Using Pinterest to Boost Your Brand
Pinterest: what’s it all about?
For anyone familiar with mood boards or even a collage the concept of the three-year-old social site ‘Pinterest’ is simple. Find an image you like online, ‘Pin it’ to a board using a bookmark button.
If you find more than one image you like you can group them together to create visual mood boards and collections. Want to share your favourite images with others? No problem: follow other members, re-pin, like, share and comment on their chosen images too.
This is all sounds and definitely looks very nice, but as a brand what’s it actually all for….?
Pinterest’s Growth is Phenomenal
As of May 2013 Pinterest had 25 million members and is the fastest standalone website to hit 10 million unique visitors a month.
The most popular member has over 8 million followers and has pinned more than 25,000 images. Whilst this pinners description suggests they are a penguin from the Antarctic (hmmm..???) the majority are young, well-educated females.
Brands are increasingly seeing opportunities for engaging with, and more importantly capitalising on, this market through Pinterest.
How are Brands Using Pinterest?
Pinterest is most effectively used by businesses that naturally have a strong visual element to them such as retail, food, home decor, design, and travel brands. Unlike facebook which is all about the people, Wired recently reported that the most popular pins are those without human faces (other successful features include having multiple colours, little background and a portrait layout).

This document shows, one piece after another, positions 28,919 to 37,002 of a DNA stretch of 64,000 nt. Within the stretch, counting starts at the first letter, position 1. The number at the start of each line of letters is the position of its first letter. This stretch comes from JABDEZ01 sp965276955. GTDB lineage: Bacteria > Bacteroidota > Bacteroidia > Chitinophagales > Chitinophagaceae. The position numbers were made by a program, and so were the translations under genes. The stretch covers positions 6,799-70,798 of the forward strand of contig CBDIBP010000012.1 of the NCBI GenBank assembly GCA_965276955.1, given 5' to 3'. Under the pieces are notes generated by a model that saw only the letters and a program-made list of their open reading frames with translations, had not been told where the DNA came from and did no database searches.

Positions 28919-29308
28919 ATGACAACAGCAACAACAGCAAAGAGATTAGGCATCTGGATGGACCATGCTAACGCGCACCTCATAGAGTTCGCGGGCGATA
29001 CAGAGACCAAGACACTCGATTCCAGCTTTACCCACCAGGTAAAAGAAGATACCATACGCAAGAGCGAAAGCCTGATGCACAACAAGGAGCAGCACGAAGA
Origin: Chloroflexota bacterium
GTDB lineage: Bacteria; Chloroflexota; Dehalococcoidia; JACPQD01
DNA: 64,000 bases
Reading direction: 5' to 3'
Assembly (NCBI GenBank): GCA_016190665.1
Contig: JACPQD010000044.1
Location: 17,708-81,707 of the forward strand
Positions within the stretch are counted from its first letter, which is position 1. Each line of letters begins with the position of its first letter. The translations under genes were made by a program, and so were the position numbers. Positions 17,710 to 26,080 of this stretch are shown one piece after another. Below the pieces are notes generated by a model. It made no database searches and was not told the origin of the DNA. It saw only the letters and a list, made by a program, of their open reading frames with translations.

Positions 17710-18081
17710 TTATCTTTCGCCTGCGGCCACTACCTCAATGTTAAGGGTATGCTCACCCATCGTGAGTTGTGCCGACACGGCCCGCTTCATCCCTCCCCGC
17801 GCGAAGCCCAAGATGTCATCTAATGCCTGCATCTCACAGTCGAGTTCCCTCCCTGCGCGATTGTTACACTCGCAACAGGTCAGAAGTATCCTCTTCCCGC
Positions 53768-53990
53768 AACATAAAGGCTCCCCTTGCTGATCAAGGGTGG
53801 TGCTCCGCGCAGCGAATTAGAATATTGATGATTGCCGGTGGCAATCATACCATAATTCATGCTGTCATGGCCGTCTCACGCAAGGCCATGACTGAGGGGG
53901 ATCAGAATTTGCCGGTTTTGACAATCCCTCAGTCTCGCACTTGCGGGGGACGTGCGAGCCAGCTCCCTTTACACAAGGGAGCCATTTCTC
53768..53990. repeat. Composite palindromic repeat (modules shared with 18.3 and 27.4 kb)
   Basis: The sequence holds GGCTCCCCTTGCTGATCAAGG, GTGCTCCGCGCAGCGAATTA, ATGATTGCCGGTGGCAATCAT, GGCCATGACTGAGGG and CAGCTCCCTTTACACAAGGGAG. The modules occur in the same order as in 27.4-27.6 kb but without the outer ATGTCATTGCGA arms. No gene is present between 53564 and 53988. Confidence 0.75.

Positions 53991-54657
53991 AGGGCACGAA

Retailers in particular are gaining a return on their pinning investments as increasing features offered on pins has led to the site acting as a user generated shopping centre. Significantly higher conversion rates are seen on pinterest in comparison to its competitor social media channels. Pinterest shoppers, on average, spend nearly $170 per session, with Facebook shoppers spending $95 per session, and Twitter shoppers spending $70.
Brands are also able to engage and interact with their followers, not just through the likes, comments and re-pins mentioned earlier, but increasingly through cross channel techniques such as running competitions. Followers are set the task of develop a board on a set theme, and use hashtags and sharing to as a way of entering, providing even more marketing opportunities.
You Don’t Need to be on Pinterest to Win at Pinterest
Because of it’s viral nature a pinterest account isn’t even always necessary to gain maximum brand exposure. This has been proved by Chanel who generate on average 400 product pins and 3,600 repins with no active official pinterest account.
OK, I’ve got it. So Pinterest is all about selling products and services right?
Pinterest is all about Aspiration and Inspiration
The most important lesson of all about creating a brand presence on Pinterest is ensuring it is not just about the brand and selling the services on offer. Boards should always explore subjects that are an extension of a brand.
Pinterest works well for already visually strong brands.
Here’s an example of an online home goods store with nearly 7,000 followers.
You can navigate directly from pins to the product page on the store’s website to complete a purchase.